At first glance, Tracie Padgett seems like any other nurse assigned to the neonatal intensive care unit at Pomona Valley Hospital Medical Center.

She cares for newborns often weighing less than a pound. She works a tiring shift that keeps her constantly busy. She attends to parents worried about the prognosis of their babies.

But Padgett comes at a high price to the community hospital. Recently relocated from Florida, Padgett is a "traveling nurse," a breed of gypsy health care professional which can cost a hospital about 30 percent more than a staff nurse.

"I was working in a small hospital in Daytona Beach and was barely making ends meet," said Padgett. "I'm not in a hurry to go back to a staff job. I love the freedom and the variety and the pay."

It's never been easy for hospitals to staff the right number of nurses each shift to adequately care for patients without blowing payroll. But a nationwide nursing shortage and tougher state staffing requirements have forced hospitals to expand their use of out-of-state nurses, as well as "local" traveling nurses.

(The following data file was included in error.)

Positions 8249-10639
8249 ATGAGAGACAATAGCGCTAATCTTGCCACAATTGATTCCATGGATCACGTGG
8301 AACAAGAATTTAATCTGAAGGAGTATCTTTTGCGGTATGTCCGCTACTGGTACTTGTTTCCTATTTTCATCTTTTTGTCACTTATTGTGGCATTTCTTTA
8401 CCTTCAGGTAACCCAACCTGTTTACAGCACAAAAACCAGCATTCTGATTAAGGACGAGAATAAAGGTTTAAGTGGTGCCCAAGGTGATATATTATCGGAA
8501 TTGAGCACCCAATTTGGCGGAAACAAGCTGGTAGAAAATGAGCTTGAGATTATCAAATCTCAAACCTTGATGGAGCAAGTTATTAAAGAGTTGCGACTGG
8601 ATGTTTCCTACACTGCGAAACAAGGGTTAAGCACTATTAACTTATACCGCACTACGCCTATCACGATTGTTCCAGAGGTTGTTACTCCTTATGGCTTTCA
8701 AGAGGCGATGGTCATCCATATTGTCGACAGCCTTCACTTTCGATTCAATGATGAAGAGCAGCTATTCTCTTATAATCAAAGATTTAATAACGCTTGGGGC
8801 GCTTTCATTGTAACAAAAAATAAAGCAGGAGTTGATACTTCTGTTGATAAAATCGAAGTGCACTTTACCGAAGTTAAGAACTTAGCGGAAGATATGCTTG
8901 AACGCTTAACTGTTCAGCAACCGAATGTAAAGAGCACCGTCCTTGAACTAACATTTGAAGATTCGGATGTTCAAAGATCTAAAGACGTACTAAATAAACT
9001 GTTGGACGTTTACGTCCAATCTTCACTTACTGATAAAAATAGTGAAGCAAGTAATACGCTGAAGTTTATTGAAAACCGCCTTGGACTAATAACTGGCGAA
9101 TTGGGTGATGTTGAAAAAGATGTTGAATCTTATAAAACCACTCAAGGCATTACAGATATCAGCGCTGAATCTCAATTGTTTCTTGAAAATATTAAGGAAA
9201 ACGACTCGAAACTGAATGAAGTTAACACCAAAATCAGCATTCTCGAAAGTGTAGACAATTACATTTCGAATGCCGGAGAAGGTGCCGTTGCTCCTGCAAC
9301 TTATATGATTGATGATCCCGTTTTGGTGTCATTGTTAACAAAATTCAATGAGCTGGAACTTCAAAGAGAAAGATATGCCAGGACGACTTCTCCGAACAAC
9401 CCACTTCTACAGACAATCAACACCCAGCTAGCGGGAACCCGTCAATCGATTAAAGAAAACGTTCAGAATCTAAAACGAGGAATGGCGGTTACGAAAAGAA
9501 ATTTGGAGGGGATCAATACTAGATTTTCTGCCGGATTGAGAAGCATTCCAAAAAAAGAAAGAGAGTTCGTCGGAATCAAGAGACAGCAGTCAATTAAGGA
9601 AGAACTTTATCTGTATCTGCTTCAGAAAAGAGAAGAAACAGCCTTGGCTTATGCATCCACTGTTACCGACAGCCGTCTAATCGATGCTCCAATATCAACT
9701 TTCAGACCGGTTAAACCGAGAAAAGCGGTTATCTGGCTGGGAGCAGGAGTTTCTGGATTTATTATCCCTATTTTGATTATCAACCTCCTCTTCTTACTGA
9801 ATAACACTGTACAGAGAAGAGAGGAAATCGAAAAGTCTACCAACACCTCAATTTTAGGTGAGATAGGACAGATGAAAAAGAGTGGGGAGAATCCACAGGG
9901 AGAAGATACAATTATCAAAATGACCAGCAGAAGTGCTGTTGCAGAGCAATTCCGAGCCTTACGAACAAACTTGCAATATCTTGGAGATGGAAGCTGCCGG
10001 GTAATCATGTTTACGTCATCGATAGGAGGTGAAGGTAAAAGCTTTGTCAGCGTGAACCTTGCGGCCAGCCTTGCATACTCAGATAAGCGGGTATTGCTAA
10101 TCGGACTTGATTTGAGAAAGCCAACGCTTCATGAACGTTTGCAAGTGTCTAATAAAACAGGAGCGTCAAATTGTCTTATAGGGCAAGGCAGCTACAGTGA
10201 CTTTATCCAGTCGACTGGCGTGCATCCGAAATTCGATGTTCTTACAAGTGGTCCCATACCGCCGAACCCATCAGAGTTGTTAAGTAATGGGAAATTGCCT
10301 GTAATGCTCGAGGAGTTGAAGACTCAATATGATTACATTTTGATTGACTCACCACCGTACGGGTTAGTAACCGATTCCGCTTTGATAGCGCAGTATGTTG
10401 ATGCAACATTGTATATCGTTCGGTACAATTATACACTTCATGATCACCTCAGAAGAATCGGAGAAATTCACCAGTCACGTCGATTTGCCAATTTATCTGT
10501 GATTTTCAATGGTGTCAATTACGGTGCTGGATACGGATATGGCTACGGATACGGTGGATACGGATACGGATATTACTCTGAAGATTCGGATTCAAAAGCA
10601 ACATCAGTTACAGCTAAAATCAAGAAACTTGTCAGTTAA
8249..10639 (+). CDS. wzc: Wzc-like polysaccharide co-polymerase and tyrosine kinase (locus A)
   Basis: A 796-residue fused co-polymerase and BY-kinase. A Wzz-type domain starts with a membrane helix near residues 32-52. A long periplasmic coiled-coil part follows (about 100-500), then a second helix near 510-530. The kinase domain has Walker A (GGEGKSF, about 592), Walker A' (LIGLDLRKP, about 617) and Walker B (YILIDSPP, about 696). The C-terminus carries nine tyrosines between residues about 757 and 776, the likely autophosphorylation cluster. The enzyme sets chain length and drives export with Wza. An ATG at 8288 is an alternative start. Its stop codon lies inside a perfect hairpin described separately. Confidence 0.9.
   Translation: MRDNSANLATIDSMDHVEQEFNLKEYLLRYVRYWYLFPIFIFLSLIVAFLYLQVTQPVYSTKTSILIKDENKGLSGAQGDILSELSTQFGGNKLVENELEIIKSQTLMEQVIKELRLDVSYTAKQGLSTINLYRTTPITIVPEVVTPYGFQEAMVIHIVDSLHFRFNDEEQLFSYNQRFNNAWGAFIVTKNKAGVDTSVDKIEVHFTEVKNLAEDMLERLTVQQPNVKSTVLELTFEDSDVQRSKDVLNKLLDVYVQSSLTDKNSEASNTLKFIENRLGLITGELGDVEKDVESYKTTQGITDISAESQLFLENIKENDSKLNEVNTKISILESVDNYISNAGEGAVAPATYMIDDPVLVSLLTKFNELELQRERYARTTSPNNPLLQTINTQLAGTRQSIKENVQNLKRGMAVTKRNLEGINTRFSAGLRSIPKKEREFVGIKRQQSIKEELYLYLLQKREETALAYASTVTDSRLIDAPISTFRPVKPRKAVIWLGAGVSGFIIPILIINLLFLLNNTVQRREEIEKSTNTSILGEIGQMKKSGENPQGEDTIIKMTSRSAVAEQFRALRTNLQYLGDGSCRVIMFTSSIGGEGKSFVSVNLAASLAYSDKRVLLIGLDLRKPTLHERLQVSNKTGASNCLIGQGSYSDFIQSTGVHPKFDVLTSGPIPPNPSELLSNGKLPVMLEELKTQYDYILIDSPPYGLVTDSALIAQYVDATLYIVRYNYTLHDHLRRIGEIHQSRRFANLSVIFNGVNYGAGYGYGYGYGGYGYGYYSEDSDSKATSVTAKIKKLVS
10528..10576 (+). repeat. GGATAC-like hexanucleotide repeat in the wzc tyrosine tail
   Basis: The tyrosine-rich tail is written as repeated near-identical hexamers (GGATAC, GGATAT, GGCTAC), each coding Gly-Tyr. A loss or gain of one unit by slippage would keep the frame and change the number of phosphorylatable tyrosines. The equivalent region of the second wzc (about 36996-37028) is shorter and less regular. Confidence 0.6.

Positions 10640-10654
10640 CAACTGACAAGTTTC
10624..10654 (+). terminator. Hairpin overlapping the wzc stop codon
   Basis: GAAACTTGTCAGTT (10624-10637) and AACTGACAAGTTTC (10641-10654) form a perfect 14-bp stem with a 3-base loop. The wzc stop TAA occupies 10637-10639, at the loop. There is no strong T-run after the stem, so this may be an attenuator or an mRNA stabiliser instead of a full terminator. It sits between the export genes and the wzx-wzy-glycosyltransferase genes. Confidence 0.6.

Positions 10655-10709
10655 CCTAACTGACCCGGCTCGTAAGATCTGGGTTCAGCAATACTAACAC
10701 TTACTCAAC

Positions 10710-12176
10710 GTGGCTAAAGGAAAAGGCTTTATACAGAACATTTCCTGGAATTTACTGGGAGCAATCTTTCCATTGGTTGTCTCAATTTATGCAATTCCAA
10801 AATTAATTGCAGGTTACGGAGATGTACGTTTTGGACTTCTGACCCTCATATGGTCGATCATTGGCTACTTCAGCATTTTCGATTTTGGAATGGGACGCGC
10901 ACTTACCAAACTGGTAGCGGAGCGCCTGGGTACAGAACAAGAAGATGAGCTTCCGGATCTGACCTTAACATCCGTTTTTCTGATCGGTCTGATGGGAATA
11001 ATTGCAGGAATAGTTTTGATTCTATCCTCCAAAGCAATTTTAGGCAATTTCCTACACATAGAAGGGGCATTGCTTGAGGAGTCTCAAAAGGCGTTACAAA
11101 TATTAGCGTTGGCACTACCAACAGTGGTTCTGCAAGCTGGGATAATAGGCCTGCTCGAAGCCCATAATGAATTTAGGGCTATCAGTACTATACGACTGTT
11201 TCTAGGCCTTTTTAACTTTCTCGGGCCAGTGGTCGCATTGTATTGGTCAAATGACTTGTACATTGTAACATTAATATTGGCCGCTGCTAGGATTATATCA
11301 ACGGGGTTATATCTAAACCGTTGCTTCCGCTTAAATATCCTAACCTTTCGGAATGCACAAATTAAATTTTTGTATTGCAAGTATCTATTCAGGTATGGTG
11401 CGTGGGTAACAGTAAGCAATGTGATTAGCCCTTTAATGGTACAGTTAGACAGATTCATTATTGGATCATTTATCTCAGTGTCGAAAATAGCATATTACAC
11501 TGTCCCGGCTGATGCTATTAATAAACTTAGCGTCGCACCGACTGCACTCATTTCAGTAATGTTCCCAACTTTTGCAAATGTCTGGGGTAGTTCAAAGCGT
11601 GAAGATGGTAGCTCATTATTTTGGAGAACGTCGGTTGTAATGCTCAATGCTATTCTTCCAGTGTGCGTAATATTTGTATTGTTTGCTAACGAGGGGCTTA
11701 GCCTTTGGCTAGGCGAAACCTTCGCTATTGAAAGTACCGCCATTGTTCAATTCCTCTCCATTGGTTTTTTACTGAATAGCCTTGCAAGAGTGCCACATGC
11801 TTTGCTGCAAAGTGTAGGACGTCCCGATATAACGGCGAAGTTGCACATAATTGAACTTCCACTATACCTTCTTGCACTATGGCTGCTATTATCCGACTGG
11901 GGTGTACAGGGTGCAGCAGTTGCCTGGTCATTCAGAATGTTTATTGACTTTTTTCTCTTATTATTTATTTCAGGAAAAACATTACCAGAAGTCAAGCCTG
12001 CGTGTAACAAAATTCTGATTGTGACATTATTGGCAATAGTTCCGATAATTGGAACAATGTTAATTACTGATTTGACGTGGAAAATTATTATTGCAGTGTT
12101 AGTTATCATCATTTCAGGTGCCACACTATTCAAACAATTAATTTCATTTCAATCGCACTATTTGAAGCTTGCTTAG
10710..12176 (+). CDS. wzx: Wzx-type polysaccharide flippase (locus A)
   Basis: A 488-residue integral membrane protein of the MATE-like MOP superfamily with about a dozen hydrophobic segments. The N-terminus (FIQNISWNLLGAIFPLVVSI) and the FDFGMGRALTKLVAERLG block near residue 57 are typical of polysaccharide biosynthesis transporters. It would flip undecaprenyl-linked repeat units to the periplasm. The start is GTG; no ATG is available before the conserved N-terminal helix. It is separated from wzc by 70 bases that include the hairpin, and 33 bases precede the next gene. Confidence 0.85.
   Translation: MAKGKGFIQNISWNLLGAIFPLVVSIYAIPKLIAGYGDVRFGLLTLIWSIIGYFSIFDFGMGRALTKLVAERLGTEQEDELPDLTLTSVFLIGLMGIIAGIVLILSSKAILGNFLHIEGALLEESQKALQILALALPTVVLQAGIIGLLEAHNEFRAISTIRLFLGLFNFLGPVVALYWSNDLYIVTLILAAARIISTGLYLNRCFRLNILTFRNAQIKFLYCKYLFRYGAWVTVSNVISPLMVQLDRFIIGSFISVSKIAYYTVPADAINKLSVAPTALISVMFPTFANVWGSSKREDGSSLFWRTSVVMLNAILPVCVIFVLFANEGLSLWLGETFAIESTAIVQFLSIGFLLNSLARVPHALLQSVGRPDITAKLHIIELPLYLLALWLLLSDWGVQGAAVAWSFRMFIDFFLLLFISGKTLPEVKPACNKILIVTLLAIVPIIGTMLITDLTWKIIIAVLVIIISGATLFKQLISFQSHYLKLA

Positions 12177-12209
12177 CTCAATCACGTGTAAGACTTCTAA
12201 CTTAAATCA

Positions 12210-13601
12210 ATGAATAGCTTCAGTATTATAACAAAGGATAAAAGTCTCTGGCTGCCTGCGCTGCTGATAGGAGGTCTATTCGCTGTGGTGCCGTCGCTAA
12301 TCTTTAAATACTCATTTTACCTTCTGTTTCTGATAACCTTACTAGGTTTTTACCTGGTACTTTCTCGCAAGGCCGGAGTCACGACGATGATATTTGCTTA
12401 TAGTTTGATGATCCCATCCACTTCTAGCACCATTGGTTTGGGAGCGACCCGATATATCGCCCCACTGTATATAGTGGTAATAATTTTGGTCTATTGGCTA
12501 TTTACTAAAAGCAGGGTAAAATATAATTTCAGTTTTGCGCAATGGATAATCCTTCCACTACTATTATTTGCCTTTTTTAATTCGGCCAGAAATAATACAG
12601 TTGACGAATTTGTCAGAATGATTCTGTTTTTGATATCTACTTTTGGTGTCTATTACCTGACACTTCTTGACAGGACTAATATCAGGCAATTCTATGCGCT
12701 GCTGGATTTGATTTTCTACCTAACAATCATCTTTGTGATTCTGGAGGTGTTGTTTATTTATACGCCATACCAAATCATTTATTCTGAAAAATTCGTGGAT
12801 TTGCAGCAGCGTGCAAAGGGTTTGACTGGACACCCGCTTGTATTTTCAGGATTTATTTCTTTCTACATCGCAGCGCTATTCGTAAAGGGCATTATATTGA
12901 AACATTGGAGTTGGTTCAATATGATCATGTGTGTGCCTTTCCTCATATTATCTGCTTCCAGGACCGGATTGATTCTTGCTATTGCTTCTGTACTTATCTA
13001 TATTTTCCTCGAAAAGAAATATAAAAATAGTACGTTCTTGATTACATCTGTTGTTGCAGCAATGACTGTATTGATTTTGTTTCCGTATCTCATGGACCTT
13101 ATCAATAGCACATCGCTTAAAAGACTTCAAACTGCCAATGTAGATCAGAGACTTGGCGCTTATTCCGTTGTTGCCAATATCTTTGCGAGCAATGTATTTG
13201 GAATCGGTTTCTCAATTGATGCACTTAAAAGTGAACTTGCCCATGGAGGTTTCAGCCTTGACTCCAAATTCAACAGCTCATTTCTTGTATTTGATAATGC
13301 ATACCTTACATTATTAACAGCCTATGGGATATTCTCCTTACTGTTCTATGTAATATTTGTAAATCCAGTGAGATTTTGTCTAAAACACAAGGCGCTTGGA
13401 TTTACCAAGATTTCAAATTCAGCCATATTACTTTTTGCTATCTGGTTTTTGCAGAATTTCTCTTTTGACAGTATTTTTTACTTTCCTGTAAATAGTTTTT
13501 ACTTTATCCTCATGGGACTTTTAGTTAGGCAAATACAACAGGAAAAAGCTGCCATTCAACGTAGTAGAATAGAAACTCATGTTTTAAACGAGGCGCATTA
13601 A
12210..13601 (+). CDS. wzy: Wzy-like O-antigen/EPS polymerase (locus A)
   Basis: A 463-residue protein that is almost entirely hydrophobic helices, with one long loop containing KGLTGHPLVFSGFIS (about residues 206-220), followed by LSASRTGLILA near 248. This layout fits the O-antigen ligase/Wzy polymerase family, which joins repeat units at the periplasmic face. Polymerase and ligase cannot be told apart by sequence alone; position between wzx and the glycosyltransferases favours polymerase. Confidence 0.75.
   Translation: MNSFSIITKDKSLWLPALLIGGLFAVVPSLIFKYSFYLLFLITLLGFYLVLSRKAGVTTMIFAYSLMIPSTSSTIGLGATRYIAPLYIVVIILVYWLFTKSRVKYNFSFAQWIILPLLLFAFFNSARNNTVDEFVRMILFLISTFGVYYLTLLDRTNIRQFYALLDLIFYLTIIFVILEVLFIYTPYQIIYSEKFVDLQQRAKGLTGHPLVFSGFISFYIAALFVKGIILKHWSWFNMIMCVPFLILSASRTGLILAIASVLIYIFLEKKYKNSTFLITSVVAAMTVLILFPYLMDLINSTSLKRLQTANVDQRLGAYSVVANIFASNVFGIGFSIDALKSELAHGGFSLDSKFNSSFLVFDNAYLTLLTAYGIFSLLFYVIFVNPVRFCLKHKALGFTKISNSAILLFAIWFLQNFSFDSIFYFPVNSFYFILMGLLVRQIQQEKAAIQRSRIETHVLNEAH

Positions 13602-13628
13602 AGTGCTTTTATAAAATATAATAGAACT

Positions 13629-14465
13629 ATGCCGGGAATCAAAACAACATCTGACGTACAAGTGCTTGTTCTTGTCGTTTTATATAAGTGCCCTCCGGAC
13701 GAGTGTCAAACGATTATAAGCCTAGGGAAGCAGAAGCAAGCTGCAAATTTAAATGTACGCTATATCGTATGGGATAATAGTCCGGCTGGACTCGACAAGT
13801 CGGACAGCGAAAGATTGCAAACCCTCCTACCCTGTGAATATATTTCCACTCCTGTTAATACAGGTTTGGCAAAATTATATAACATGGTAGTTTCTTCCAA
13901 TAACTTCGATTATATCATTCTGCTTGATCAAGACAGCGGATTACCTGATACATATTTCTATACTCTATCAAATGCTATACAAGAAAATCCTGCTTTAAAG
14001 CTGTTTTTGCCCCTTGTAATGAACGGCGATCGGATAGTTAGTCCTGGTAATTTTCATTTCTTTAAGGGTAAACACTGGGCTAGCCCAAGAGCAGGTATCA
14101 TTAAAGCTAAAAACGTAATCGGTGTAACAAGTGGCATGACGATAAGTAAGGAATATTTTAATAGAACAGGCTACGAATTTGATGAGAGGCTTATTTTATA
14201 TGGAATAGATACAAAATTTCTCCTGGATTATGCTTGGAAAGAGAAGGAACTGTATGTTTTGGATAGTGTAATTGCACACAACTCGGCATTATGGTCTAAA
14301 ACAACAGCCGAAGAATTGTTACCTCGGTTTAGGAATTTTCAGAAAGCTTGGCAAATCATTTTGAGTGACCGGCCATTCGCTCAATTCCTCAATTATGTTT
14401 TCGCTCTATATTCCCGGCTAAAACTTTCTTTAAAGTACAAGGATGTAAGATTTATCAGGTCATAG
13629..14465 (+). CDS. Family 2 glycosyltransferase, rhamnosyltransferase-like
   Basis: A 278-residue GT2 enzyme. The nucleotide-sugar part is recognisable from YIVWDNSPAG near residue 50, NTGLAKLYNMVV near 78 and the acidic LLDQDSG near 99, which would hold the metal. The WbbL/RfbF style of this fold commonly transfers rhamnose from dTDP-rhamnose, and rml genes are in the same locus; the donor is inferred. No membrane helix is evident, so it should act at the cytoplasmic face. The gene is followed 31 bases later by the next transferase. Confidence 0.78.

That's created an unprecedented seller's market for the nurses, who contract for least 13 weeks and can make $60,000 to nearly $100,000 a year, depending on experience and amount of overtime they're willing to work.

A significant portion of the premium goes to the registry that played matchmaker often by enticing nurses from out-of-state by covering housing and food costs, in addition to the higher per-hour pay. That compares to the lower cost of filling holes with locally-based temps who fill in on a daily basis, as needed.

The Hospital Association of Southern California indicates that spending on registry nurses increased by at least 57 percent between 2003 and 2004, with anecdotal evidence suggesting comparable growth this year.

"All the demographics point to more patients, an aging nursing population that's retiring and not enough training opportunities for new nurses, especially in (California)," said Barry Asin, chief researcher of the trade newsletter Staffing Industry Analysts.

Shifting demands
The traveling nurse workforce tends to concentrate on both ends of the career cycle. Nurses a few years out of college want to expand their experience and check out various cities and hospitals before settling down. Older nurses may decide to wind down their careers or stave off burnout with extended vacations interspersed with three-month assignments.


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